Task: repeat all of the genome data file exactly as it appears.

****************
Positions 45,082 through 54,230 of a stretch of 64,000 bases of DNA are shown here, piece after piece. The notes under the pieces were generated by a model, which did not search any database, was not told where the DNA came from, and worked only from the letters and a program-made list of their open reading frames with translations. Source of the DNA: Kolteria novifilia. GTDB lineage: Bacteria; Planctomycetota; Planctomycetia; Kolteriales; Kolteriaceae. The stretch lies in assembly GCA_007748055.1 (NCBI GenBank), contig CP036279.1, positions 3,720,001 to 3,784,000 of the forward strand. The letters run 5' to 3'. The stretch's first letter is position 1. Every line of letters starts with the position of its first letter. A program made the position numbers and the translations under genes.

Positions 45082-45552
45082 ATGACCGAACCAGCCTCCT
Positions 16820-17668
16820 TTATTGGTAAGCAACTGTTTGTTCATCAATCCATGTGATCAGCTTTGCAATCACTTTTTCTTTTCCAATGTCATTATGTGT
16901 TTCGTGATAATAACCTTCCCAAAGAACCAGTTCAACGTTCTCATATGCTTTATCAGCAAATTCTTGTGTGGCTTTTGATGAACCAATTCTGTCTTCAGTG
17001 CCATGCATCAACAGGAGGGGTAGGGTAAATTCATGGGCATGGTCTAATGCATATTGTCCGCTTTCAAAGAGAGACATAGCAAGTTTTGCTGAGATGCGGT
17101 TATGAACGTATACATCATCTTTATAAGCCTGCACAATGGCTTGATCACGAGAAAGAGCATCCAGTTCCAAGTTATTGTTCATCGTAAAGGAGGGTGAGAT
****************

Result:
Positions 45,082 through 54,230 of a stretch of 64,000 bases of DNA are shown here, piece after piece. The notes under the pieces were generated by a model, which did not search any database, was not told where the DNA came from, and worked only from the letters and a program-made list of their open reading frames with translations. Source of the DNA: Kolteria novifilia. GTDB lineage: Bacteria; Planctomycetota; Planctomycetia; Kolteriales; Kolteriaceae. The stretch lies in assembly GCA_007748055.1 (NCBI GenBank), contig CP036279.1, positions 3,720,001 to 3,784,000 of the forward strand. The letters run 5' to 3'. The stretch's first letter is position 1. Every line of letters starts with the position of its first letter. A program made the position numbers and the translations under genes.

Positions 45082-45552
45082 ATGACCGAACCAGCCTCCT
Positions 16820-17668
16820 TTATTGGTAAGCAACTGTTTGTTCATCAATCCATGTGATCAGCTTTGCAATCACTTTTTCTTTTCCAATGTCATTATGTGT
16901 TTCGTGATAATAACCTTCCCAAAGAACCAGTTCAACGTTCTCATATGCTTTATCAGCAAATTCTTGTGTGGCTTTTGATGAACCAATTCTGTCTTCAGTG
17001 CCATGCATCAACAGGAGGGGTAGGGTAAATTCATGGGCATGGTCTAATGCATATTGTCCGCTTTCAAAGAGAGACATAGCAAGTTTTGCTGAGATGCGGT
17101 TATGAACGTATACATCATCTTTATAAGCCTGCACAATGGCTTGATCACGAGAAAGAGCATCCAGTTCCAAGTTATTGTTCATCGTAAAGGAGGGTGAGAT